A keystone species is a species that has a disproportionately large effect on its environment relative to its abundance. Such species play a critical role in maintaining the structure of an ecological community, affecting many other organisms in an ecosystem and helping to determine the types and numbers of various other species in the community.
One problem with the concept of keystone species is that it is difficult to measure all the direct and indirect impact of a keystone species on other organisms in a community. Consequently, most evidence for the existence of keystone species is based on indirect observations rather than on experimental manipulations.
In a classic experiment, Robert Paine of the University of Washington demonstrated the disproportionate influence of ochre sea stars on species richness by removing them from selected sites repeatedly over a 5-year period. Two major changes occurred in the areas where sea stars were absent. First, the lower edge of the mussel bed extended farther down into the intertidal zone, showing that sea stars are able to eliminate mussels completely in areas that are submerged most of the time. Second, and more dramatically, 28 species of animals and algae disappeared from the sea star removal sites.
Various shark species help to keep the population of some species in check, while supporting the populations of other species. in 2007, scientists reported that the decline in certain shark populations along the U.S. Atlantic coast led to an explosion in populations of rays and skates, which sharks normally feed on. Now the rays and skates are feasting on bay scallops, resulting in a sharp decline in their population and in the area's bay scallop fishing business.
The effects that keystone species have in their ecosystems is often much larger than their numbers would suggest. Because of their relatively limited numbers, some keystone species are more vulnerable to extinction than others are, and eliminating a keystone species can dramatically alter the structure and function of a community.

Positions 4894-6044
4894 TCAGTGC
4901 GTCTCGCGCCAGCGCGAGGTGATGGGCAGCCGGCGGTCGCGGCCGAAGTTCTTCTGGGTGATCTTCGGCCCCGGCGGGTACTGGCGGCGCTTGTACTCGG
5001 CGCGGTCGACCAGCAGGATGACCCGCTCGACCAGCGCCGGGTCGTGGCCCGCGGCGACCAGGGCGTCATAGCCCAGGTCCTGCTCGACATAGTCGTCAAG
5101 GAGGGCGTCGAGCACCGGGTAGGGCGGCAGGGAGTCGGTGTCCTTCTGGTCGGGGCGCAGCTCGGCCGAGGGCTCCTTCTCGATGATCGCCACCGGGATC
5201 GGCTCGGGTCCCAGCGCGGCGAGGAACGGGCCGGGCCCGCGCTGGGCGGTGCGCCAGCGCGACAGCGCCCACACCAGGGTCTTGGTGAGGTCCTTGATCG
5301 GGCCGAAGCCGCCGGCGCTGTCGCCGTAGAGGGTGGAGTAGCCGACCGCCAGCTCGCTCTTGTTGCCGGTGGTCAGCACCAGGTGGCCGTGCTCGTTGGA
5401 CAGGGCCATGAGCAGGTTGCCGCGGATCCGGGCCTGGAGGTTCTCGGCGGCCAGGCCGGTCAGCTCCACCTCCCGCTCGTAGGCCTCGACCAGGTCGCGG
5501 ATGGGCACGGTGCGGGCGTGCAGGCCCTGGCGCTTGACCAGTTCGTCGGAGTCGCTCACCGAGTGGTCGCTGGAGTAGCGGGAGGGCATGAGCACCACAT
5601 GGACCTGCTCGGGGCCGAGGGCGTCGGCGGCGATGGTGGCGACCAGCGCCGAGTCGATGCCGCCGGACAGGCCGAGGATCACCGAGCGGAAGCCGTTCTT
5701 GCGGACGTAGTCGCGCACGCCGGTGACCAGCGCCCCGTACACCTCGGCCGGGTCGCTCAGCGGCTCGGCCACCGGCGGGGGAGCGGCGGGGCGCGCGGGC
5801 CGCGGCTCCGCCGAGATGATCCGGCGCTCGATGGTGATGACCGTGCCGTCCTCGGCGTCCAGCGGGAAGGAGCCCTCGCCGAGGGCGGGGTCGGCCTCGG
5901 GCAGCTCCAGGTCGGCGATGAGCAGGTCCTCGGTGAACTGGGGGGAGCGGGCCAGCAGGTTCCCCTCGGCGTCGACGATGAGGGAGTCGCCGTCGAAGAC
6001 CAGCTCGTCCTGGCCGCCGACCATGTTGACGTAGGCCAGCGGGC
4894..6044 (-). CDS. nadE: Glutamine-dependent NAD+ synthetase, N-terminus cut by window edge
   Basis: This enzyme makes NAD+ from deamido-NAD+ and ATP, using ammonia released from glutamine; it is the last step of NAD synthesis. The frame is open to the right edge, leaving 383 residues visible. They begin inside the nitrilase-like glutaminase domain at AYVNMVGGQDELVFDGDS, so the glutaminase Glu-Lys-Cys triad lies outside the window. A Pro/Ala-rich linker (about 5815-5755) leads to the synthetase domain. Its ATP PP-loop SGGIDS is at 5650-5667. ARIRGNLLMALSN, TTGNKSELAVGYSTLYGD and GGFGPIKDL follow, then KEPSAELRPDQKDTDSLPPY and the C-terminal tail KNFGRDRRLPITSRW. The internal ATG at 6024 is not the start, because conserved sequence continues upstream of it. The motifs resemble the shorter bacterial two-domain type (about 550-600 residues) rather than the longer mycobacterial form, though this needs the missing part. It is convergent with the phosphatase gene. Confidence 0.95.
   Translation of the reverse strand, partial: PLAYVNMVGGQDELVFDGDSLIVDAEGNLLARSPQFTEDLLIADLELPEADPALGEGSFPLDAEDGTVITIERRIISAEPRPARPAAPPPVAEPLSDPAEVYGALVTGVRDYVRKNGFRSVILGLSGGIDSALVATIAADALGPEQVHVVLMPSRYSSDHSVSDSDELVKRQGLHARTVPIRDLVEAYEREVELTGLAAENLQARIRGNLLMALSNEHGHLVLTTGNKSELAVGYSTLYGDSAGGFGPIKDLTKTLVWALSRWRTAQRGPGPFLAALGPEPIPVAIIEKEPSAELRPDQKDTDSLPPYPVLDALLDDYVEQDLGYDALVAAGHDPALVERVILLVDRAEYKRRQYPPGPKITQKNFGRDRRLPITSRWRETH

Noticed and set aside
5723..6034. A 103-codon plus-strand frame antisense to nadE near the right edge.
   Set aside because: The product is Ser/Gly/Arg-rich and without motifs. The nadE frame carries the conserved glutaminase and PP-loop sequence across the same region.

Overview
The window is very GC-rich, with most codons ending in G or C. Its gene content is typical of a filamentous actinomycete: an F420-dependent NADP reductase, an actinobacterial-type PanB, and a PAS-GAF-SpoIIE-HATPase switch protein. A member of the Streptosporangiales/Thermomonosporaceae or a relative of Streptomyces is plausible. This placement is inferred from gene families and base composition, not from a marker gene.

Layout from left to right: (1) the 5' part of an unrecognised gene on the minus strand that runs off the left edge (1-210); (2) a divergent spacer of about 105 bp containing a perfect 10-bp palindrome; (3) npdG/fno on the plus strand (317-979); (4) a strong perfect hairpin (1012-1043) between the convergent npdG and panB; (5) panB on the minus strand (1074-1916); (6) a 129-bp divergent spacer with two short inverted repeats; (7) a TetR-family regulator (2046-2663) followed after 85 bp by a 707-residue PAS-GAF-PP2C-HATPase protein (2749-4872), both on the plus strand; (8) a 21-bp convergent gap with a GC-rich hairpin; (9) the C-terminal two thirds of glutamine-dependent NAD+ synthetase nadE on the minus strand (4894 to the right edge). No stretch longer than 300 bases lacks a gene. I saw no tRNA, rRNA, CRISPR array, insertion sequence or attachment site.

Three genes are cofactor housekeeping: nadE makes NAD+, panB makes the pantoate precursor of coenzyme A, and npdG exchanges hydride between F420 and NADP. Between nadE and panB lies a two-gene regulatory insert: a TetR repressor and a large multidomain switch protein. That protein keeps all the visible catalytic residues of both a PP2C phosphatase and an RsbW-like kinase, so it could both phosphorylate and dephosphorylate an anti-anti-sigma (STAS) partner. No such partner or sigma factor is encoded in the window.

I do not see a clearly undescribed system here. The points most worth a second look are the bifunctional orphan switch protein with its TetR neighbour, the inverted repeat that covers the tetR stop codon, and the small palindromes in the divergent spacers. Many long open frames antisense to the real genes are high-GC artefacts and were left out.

Herbivores can also be keystone species. In African savannas such as the Serengeti plains in Tanzania, elephants are a keystone species. Elephants eat small trees, such as acacia, that grow on the savanna. Even if an acacia tree grows to a height of several feet, elephants are able to knock over the tree and uproot it. This feeding behavior keeps the savanna a grassland and not a forest or woodland. With elephants to control the tree population, grasses thrive and sustain grazing animals such as antelopes, wildebeests, and zebras.
A keystone species' disappearance would start a domino effect. Other species in the habitat would also disappear and become extinct. The keystone species' disappearance could affect other species that rely on it for survival. For example, the population of deer or rabbits would explode without the presence of a predator. The ecosystem cannot support an unlimited number of animals, and the deer soon compete with each other for food and water resources. Their population usually declines without a predator such as a mountain lion.
A keystone species is often, but not always, a predator. A few predators can control the distribution and population of large numbers of prey species. A single mountain lion near the Mackenzie Mountains in Canada, for example, can roam an area of hundreds of kilometers. The deer, rabbits, and bird species in the ecosystem are at least partly controlled by the presence of the mountain lion. Their feeding behavior, or where they choose to make their nests and burrows, are largely a reaction to the mountain lion's activity. Scavenger species, such as vultures, are also controlled by the activity of the mountain lion.
Paine (1969) first used the term “keystone species" for particularly strong interactors: species whose activities maintain species and habitat diversity and whose effects are disproportionate to their abundance. Where the density of a keystone species falls below some threshold, the species diversity in the area may decrease, triggering ecological chain reactions, ending with degraded or simplified ecosystems. Among such are large predators.Keystone species can be thought of as having the highest per capita interaction strengths.
Early work demonstrated that sea otters, by limiting populations of herbivorous invertebrates such as sea urchins and large gastropods, played a keystone role in preventing kelp forests from being overgrazed. Subsequent research has focused on the broader influences of this otter-herbivore-kelp trophic cascade, including both the indirect effects on other coastal species and ecosystem processes, and the evolutionary consequences over longer periods of time.
A keystone species is one that's vital to a particular habitat, and if it goes extinct, other species will have a tough time adapting to the loss of this crucial member of their ecosystem. A keystone species can hold a vitally important role in habitat creation, seed dispersal, soil aeration and nutrient replenishment.